Slow Runner – No Disassemble

There are a lot of bands out there in the world, you know? Just the sheer volume of them is absolutely astounding. And, every single one is trying to carve out its own little niche, trying to garner a little fanfare, trying to piece together a few good songs, and trying to, eventually, be very rich, and heard by millions. Now, there are quite a few bands that have actually accomplished this feat. Look no further than the cover of Rolling Stone, or Blender; and you’ll find some act that the media is just fawning over. And, sadly, for something to garner fanfare across the board, it usually has to be thinned down to a point. The quirkiness must often be shed for time-tested hooks, and introspective lyrics must be left only in the notebooks; to pave way for a catchy, easy to remember chorus. What we really need is some good music in the mainstream. Death Cab’s recent breakthrough success and the growing popularity of The Shins are doing some good; but there is still a lot of bad music out there that we as the listening public are forced to muddle through. And yes, there is a point to all of this.

More important than all that sad truth, I’m happy now to finally tell you about a band that has remained unaffected by all this, for lack of a better term, mainstream stupidity. I’m happy to say, that it seems like none of these pathetic traditions have found their way into the path of the members of Slow Runner. Pushing out through the hordes, this is a band that’s really worthy of attention. Ever since their debut album, No Disassemble, landed in my mailbox I have barely been able to turn it off. It’s some of the most compelling music I’ve ever had the pleasure to hear. It now lives happily in my iPod; where it will likely stay for quite a while.

Walking a tightrope so comfortably that it’s almost shocking, the sound seems to have come from a million influences, but it all still fits together so perfectly. I see remnants of The Beatles, the biting wit of Ben Folds, a pinch of the Postal Service, a whisk of Aqualung, a touch of Death Cab, and some nagging tidbit of Radiohead. That may sound a bit convoluted, but trust me: it works.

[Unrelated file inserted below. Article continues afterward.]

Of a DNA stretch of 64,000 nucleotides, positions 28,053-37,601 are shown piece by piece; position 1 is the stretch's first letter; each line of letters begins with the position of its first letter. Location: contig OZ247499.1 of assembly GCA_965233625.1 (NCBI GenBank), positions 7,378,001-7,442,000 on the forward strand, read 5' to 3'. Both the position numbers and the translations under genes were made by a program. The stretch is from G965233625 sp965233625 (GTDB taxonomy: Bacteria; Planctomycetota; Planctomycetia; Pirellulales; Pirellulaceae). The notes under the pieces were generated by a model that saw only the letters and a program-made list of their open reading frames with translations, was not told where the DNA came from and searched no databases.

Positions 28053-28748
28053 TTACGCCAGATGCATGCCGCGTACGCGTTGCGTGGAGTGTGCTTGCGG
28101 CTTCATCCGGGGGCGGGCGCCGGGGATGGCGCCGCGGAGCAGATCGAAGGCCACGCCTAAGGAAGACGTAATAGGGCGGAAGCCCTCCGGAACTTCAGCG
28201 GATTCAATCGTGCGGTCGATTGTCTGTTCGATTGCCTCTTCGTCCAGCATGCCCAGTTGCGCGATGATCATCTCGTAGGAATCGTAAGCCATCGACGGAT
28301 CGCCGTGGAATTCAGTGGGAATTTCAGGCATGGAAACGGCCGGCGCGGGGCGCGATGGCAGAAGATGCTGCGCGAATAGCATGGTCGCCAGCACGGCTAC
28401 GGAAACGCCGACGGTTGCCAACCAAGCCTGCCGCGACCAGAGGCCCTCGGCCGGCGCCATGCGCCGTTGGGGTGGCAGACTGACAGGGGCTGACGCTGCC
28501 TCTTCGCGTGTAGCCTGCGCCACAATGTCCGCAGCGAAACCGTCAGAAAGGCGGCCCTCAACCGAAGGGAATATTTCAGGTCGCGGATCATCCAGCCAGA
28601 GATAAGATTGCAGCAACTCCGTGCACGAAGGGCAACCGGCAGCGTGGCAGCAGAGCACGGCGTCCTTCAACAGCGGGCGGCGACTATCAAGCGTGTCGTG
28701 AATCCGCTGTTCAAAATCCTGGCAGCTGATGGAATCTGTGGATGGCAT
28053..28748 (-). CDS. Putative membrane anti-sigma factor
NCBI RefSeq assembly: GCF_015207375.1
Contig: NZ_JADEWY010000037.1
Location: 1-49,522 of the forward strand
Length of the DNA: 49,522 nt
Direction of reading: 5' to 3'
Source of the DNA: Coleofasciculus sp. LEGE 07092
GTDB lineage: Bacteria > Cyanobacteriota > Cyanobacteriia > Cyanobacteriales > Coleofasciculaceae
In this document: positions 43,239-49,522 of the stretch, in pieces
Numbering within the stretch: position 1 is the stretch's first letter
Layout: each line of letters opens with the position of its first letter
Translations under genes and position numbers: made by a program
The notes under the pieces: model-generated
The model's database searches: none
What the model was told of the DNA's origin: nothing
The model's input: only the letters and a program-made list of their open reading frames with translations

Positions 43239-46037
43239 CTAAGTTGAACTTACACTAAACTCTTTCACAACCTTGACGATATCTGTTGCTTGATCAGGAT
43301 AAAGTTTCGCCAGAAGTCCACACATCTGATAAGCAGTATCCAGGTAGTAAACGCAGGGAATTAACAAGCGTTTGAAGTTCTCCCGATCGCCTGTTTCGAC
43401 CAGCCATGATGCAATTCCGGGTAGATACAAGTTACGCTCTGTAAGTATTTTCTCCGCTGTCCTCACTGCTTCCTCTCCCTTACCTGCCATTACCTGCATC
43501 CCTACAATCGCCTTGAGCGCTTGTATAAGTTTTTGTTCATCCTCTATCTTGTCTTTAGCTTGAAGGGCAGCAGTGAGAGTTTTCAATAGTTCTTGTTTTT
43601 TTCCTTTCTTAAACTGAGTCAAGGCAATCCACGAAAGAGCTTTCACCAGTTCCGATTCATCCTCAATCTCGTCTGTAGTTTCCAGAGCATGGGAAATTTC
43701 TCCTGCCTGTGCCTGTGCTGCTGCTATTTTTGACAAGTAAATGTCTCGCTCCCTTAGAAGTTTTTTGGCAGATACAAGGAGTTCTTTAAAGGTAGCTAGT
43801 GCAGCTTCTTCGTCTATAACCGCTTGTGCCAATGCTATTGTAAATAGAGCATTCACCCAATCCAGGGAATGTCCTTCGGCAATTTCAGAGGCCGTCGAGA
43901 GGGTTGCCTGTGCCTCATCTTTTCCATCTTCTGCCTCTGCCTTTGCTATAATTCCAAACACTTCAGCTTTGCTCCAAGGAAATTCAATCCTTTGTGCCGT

The band is fronted by singer-guitarist Michael Flynn, former finalist in a John Lennon Songwriting Scholarship Competition (through which he had the opportunity to meet Yoko Ono). After this small uplift, and tiny foot into the music industry, Flynn soon hooked up with Josh Kaler in Boston. The two of them worked out the nuances of the Slow Runner sound, and wrote the songs that would eventually fill up No Disassemble. The rest of the cast rounded out, and Slow Runner was born.

For a debut album, they band shows a lot of maturity here. The vocals have a falsetto to them; which accents the Beck-ish type mix of electronic, guitar, et al quite well. There’s not really a weak track among the lot. The album opens appropriately, with a 44 second instrumental of sorts of quasi-electronica. This leads to the catchy wit of opening song “Break Your Mama’s Back.” The lyrical quality and musical style that is to follow for the remainder of the record is represented well in this track. Other highlights include the sparing track “The Sea Is Never Full,” and the jaunty “Redneck Bar.” “Don’t Let Them See Me Like This” is also another great addition to the lot; a slow-to-mid-tempo, echoing number that will linger in your mind long after you’ve heard it. The Death Cab For Cutie-esque “12.19.03” is also a heck of a song.

If Slow Runner takes the right path down the fickle road that is the music business, they very well could be poised to, someday, receive the passing of the mellow rock crown from Ben Gibbard & Co. I highly recommend you check out Slow Runner, this is one band that definitely deserves some mainstream attention.

(Red Ink / Red Music)